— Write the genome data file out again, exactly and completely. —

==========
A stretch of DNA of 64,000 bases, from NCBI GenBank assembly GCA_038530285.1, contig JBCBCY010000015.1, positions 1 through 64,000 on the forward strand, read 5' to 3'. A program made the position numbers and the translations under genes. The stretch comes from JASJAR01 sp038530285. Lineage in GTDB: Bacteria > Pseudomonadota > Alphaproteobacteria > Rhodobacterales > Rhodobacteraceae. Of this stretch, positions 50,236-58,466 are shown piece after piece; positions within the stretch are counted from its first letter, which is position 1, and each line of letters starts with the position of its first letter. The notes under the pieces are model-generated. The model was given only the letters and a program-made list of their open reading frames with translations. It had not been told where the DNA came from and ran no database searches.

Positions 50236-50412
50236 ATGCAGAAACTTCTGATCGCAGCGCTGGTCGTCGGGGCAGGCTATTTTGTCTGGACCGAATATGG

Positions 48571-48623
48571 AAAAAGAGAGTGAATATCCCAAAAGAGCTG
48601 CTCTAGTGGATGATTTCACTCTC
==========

A stretch of DNA of 64,000 bases, from NCBI GenBank assembly GCA_038530285.1, contig JBCBCY010000015.1, positions 1 through 64,000 on the forward strand, read 5' to 3'. A program made the position numbers and the translations under genes. The stretch comes from JASJAR01 sp038530285. Lineage in GTDB: Bacteria > Pseudomonadota > Alphaproteobacteria > Rhodobacterales > Rhodobacteraceae. Of this stretch, positions 50,236-58,466 are shown piece after piece; positions within the stretch are counted from its first letter, which is position 1, and each line of letters starts with the position of its first letter. The notes under the pieces are model-generated. The model was given only the letters and a program-made list of their open reading frames with translations. It had not been told where the DNA came from and ran no database searches.

Positions 50236-50412
50236 ATGCAGAAACTTCTGATCGCAGCGCTGGTCGTCGGGGCAGGCTATTTTGTCTGGACCGAATATGG

Positions 48571-48623
48571 AAAAAGAGAGTGAATATCCCAAAAGAGCTG
48601 CTCTAGTGGATGATTTCACTCTC